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Lal, D, Charles C.  2007.  Deconvolution of the atmospheric radiocarbon record in the last 50,000 years. Earth and Planetary Science Letters. 258:550-560.   10.1016/j.epsl.2007.04.016   AbstractWebsite

Here we identify the principal causes of changes in the atmospheric Delta(14)C record by removing the influence of two discrete large changes in the geomagnetic field between 45 and 30 kyr. The marked transitions in the Delta(14)C record during this period can be interpreted as being the result of either "zero magnetic field" for periods of the order of 6500 y and 600 y at similar to 40 kyr and 32 kyr B.P, respectively, or for longer durations if the field was non-zero for appreciable time during the event. Once the effect of these events has been removed, the residual Delta(14)C record shows a plateau with nearly constant value at similar to 300 parts per thousand during 28-17 kyr B.P, followed by a sharp decrease in Delta(14)C between 17 kyr B.P. and the present, to a Delta(14)C value of similar to 0 parts per thousand. Estimated global paleomagnetic fields derived from paleointensity measurements in deep sea sediments (SINT-800, NAPIS-75 and Sumatra Basin) can only explain a maximum of 50% of this residual Delta(14)C record during 30-0 kyr B.P. We propose that the remainder must have resulted from changes in oceanic circulation leading to isolation of >= 20% of oceanic radiocarbon inventory from large scale mixing with the atmosphere during 28-17 kyr B.P. Subsequent inclusion of this carbon may be responsible in part for the decrease between 17 kyr B.P. to the present, to a Delta(14)C value of similar to 0 parts per thousand. We also note that the deconvoluted Delta(14)C record during the past 15,000 y B.P. seems to be primarily influenced by the changes in the atmospheric CO(2) concentrations. These possibilities have been discussed in previous works, but our results here point to a seemingly cyclical change in carbon exchange that was initiated prior to the Last Glacial Maximum. (c) 2007 Elsevier B.V. All rights reserved.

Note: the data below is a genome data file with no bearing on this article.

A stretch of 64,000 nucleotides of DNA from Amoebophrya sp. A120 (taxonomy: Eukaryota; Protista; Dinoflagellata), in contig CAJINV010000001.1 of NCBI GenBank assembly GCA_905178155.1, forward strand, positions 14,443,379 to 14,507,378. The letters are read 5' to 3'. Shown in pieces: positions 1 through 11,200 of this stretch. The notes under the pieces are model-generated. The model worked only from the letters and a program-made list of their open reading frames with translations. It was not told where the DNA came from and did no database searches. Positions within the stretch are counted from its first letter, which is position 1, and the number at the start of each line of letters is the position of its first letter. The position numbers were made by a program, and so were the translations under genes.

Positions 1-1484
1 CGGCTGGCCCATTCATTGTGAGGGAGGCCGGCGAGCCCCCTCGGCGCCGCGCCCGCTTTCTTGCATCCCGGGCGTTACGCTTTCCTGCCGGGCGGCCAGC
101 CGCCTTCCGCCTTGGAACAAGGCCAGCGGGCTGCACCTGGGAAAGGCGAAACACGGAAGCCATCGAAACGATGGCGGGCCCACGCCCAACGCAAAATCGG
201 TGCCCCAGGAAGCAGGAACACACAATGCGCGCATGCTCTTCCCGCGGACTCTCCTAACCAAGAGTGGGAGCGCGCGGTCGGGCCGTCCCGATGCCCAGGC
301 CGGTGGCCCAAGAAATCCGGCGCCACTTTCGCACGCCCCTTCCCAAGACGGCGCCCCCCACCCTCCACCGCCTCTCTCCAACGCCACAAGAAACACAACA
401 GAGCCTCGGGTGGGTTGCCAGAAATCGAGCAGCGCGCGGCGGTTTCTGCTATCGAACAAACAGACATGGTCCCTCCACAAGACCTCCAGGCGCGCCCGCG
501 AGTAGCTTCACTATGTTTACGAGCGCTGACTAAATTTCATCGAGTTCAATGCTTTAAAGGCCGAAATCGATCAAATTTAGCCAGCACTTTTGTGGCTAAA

Mortyn, PG, Charles CD, Ninnemann US, Ludwig K, Hodell DA.  2003.  Deep sea sedimentary analogs for the Vostok ice core. Geochemistry Geophysics Geosystems. 4   10.1029/2002gc000475   AbstractWebsite

Many applications of the Vostok ice core depend critically on the ability to make stratigraphic ties to marine records in the adjacent Southern Ocean. Here we present oxygen isotopic records from high accumulation rate sites in the South Atlantic sector of the Southern Ocean, collected for the purpose of complementing the recently extended deltaD record from the Vostok ice core. The combination of several planktonic foraminiferal delta(18)O records from northern subantarctic piston cores demonstrates that all of the millennial-scale oscillations expressed in the Vostok ice core over the last 60 ky are also present in marine records. The observations also support the assumption that the millennial-scale oscillations common to both marine and ice archives are synchronous, thus providing a rationale for extending the marine-ice core comparison through the last 400,000 years, making use of a marine drilled core (ODP Site 1089). By aligning the phase of these common abrupt events, we anchor the Vostok chronology to an orbitally tuned marine sediment chronology-a refinement that allows examination of a variety of paleoclimatological issues such as the relationship between deep ocean variability and Antarctic polar climate. For example, this exercise suggests that, over at least the 4 major deglaciation events, the primary (orbital scale) changes in the chemistry and, most likely, the temperature of the deep Southern ocean were synchronous with changes in atmospheric pCO(2) and polar air temperatures. We also find that the deuterium excess in the ice core resembles marine (foraminiferal) delta(13)C records and that the deuterium excess is synchronous with an "anomalous'' foraminiferal delta(18)O signal ( the residual between normalized versions of Vostok deltaD and foraminiferal delta(18)O). These observations demand a tight link between the Vostok isotopic record and the air-sea interaction of the subantarctic zone.